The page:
Five charged over India gang-rape
Five Indian men were formally charged in court today with the gang rape and murder of a woman in a case that has generated widespread anger about the government's inability to prevent violence against women.
The December 16th attack on the 23-year-old physiotherapy student and a male companion provoked furious protests close to the seat of government in New Delhi and has fuelled a nationwide debate about the prevalence of sexual crime in India, where a rape is reported on average every 20 minutes.
The woman died of her injuries on Saturday in hospital in Singapore, where she had been taken for treatment.
The five are accused of assaulting the woman on a bus in New Delhi, leaving her with such severe injuries that she died two weeks later. They were not present in court.
A sixth accused is under 18 and is due to be tried separately in a juvenile court.
A public prosecutor read out charges including murder, gang rape and criminal conspiracy. The court will examine the charges on Saturday, duty magistrate Surya Malik Grover said.
Murder carries the death penalty in India.
The father of the woman said earlier he backed the chorus of calls for those responsible to be executed.
"The whole country is demanding that these monsters be hanged. I am with them," the father told reporters in his home village of Mandwara Kalan in Uttar Pradesh state. The woman was born in the village but the family later moved to New Delhi.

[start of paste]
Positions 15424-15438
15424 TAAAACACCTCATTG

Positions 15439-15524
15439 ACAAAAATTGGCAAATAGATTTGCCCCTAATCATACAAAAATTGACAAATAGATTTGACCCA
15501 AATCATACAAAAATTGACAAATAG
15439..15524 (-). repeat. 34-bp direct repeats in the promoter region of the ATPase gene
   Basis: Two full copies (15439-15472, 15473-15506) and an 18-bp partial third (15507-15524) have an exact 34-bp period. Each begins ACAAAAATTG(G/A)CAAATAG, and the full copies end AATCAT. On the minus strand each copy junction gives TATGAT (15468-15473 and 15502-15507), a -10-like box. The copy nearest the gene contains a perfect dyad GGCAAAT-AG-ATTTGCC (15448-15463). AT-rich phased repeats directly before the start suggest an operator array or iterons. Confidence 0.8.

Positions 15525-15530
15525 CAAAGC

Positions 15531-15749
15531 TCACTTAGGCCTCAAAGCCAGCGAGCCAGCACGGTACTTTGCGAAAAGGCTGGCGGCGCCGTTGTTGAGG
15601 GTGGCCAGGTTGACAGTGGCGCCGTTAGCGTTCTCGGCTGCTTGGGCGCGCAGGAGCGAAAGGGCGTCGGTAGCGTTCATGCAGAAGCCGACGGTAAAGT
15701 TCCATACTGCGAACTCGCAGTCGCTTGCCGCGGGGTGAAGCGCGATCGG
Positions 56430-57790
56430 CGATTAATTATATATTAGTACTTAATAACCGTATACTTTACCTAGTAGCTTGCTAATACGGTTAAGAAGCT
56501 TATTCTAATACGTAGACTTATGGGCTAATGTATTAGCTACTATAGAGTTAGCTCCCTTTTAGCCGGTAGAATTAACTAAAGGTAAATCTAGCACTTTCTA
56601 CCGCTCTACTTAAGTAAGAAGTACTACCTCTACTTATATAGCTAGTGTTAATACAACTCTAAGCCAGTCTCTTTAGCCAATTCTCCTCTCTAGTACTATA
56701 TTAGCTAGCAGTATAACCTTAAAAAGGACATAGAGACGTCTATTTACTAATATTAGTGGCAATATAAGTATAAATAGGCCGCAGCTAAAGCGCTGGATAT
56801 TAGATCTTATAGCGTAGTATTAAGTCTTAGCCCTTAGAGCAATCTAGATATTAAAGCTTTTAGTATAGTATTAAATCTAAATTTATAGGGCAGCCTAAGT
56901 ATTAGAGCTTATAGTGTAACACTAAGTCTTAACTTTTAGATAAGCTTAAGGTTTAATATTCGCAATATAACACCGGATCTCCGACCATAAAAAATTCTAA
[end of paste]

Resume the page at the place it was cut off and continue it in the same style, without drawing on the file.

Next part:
She has not been identified and nor have members of her family, in accordance with Indian law.
In a sign of the depth of feeling surrounding the case, the bar association at the court said none of its members was willing to represent the accused. The court is expected to assign a defence lawyer for the men.
Advocates dressed in black robes protesting outside the court called for fast justice. In the northern state of Kashmir, school girls marched with black ribbons over their mouths and demanded harsh punishment for the accused.
The case is due to be processed by a new, fast-track chamber set up in response to the crime.
While the fast-track procedure has broad support, many lawyers worry new that legislation written in haste could be unconstitutional and oppose introducing the death penalty for rape.
"A swift trial should not be at the cost of a fair trial," India’s chief justice Altamas Kabir said yesterday.